Closed-loop Drilling and Completion Operations – Three years ago a majority of operators decided to move away from open pits in drilling and completion operations; instead, opting to implement closed-loop systems where any fluid, fresh or produced by the well, or drill cuttings (the rock shavings that return to surface when a well is drilled) are stored in steel containers at all times. The industry’s new commitment to closed-loop systems, coupled with voluntarily protection of development sites with multiple layers of containment, strict erosion and sedimentation controls and constant monitoring throughout the development process have worked. They have greatly limited disturbance in development locations, ensuring natural gas development and environment protection are simultaneously achieved.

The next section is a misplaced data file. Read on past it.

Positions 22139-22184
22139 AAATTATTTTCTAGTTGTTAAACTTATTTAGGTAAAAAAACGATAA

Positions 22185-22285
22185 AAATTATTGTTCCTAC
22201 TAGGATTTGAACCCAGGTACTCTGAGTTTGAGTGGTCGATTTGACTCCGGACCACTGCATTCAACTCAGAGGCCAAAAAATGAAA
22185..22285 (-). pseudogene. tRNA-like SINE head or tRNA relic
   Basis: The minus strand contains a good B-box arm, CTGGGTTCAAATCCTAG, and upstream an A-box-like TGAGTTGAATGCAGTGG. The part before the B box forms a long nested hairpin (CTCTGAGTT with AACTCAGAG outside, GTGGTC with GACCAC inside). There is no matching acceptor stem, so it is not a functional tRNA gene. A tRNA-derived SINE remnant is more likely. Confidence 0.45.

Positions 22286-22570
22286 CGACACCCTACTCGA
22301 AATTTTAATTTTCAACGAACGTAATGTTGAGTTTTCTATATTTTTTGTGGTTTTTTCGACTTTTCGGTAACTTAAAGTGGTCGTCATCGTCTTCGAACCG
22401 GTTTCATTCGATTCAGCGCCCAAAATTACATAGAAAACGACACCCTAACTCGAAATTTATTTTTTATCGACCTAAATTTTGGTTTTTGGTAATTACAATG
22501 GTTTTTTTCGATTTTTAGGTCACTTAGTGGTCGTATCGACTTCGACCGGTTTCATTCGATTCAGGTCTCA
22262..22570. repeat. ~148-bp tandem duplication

Recycling and Reuse of Fluids – Two years ago, the state of Pennsylvania asked the industry to stop discharging waste fluid at municipal waste water treatment facilities, as the facilities where not designed to handle the increased volumes of fluid. The results were nothing short of amazing. The industry, almost overnight, moved away from municipal wastewater treatment facilities, instead turning to underground injection and companies such as Comtech Industries and Eureka Resources to develop processes to treat waste fluids for reuse in future development. Recycling took off. Here is a quick video showing the water treatment process at one of Comtech’s facilities:
Not only has this request by the state lowered the burden on municipal waste treatment facilities, operators like Cabot Oil & Gas corporation are reporting a significant decrease in fresh water consumption to. It reports, for example, over 127 million gallons of fresh water have been displaced. It also estimates this recycle and reuse program has saved approximately 30,000 truck trips to fresh water withdrawals sites around the county where it operates.